#5
    Foal
    So...tieing a lasso around my horses butt and chasing him until he pisses himself in fear, will break him of his aggression and fear? Good to know.
         
        06-28-2011, 09:07 PM
      #6
    Weanling
    This still doesn't prove the point that ALL horses can be 'fixed' ( for lack of a better word )

    These professionals are ONLY going to put successful horses up for viewers to watch, it would be counter productive for business if they showed the world the horses who do not shine a positive light on their training methods.
         
        06-28-2011, 09:10 PM
      #7
    Green Broke
    I just want to point out didn't the last video say she had an 80% success rate or something.
         
        06-28-2011, 09:11 PM
      #8
    Banned
    Yes, running the horse around gets his feet moving. That helps remove anxiety. Relieving the bladder shows a release of anxiety and a giving over of the dominance instinct. (Listen to the man.)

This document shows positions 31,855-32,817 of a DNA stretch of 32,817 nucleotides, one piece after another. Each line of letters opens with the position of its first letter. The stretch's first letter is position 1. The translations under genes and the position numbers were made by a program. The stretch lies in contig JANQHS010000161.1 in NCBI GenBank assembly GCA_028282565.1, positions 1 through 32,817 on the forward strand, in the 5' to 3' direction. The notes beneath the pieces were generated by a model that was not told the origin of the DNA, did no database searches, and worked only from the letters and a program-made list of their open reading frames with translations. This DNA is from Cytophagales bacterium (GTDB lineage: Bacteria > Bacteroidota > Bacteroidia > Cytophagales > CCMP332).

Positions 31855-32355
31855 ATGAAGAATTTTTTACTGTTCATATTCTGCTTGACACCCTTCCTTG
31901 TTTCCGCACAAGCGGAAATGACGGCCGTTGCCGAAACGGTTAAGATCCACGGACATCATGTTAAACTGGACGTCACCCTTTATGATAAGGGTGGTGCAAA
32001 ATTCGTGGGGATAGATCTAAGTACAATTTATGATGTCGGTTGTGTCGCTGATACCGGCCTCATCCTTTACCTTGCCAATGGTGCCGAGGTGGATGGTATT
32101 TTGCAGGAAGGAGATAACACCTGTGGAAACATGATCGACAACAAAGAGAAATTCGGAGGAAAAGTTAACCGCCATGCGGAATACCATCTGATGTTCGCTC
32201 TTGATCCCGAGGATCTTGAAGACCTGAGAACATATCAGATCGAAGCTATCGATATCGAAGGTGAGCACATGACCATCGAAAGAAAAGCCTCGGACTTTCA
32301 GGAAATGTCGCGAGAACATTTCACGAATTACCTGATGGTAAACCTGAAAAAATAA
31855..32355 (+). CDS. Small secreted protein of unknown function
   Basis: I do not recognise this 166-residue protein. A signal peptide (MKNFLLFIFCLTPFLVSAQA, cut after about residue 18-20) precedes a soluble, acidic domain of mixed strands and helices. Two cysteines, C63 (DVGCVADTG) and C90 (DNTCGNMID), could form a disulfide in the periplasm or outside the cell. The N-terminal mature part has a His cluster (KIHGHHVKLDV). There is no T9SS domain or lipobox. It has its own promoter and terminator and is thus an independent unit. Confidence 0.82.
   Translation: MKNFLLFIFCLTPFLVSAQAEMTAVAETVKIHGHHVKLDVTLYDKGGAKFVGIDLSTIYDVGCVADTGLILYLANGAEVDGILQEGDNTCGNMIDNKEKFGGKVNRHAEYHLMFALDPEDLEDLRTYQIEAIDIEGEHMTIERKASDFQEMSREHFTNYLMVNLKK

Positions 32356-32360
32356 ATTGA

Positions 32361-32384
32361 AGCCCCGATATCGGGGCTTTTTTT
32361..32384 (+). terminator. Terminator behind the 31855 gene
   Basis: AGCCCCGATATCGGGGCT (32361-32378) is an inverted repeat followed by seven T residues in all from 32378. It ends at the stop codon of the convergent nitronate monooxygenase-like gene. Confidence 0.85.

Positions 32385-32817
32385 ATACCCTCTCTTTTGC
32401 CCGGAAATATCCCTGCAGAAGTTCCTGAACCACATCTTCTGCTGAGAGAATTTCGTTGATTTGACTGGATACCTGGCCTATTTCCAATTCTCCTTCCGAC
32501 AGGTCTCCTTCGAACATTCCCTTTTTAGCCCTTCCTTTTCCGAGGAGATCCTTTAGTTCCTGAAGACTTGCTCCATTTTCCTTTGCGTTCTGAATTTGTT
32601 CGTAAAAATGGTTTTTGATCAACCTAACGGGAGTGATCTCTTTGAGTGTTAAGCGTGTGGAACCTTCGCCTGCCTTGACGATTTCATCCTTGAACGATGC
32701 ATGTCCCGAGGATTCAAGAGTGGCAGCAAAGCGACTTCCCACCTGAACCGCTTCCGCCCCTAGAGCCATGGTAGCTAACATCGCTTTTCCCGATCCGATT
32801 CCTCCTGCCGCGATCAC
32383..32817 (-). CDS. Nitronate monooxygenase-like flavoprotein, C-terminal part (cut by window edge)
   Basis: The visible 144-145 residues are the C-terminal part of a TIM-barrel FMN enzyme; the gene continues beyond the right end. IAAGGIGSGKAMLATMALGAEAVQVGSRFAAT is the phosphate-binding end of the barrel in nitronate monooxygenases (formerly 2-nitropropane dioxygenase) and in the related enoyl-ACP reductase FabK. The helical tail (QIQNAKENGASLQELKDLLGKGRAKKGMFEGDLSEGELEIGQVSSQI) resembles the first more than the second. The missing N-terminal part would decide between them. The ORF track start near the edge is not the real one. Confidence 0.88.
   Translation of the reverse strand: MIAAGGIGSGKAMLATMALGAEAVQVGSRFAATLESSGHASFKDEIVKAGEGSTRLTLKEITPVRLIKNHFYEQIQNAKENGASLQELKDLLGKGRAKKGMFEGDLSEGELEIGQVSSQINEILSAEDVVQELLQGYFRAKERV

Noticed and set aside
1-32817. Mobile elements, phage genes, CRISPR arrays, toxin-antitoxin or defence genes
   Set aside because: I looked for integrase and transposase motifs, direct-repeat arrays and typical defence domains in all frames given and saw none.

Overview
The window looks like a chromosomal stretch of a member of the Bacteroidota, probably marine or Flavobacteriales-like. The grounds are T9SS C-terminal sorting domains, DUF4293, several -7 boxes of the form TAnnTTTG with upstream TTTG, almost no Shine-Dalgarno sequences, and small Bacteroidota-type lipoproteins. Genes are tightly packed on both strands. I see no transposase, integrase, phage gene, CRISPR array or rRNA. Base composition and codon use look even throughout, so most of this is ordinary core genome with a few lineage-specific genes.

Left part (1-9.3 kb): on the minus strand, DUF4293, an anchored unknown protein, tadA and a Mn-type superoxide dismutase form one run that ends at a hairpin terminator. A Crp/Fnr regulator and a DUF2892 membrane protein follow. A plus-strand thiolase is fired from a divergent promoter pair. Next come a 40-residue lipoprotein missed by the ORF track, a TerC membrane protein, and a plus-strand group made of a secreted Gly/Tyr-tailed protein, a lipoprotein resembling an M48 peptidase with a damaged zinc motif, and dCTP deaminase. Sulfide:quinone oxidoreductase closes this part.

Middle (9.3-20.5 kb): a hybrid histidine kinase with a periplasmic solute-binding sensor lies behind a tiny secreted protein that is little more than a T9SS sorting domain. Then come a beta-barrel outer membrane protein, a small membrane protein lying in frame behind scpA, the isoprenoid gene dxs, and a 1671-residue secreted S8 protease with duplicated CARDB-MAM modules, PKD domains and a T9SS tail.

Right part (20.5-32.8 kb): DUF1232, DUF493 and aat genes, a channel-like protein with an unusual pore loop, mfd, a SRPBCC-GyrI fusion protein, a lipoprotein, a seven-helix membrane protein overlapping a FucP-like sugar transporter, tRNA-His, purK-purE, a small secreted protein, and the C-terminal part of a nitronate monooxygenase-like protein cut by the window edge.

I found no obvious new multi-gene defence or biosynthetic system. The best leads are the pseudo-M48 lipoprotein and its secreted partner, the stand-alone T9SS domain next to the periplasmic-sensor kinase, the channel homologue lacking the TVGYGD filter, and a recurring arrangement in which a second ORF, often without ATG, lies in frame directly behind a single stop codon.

If you look at the websites, you will see these are all professionals.

    No, I didn't train them (?) but the principles used are based on all the principles I discussed.

    80% percent is really impressive. If you look back at an old post, I did say that I thought some horses could get screwed up beyond repair (but they are still not mean or bad or malicious--they can't be.) 80% is great.

    But ok, if you want to just deny horse behavior and real horse training, ok. I have better ways to spend my time than trying to help and teach people who won't even listen.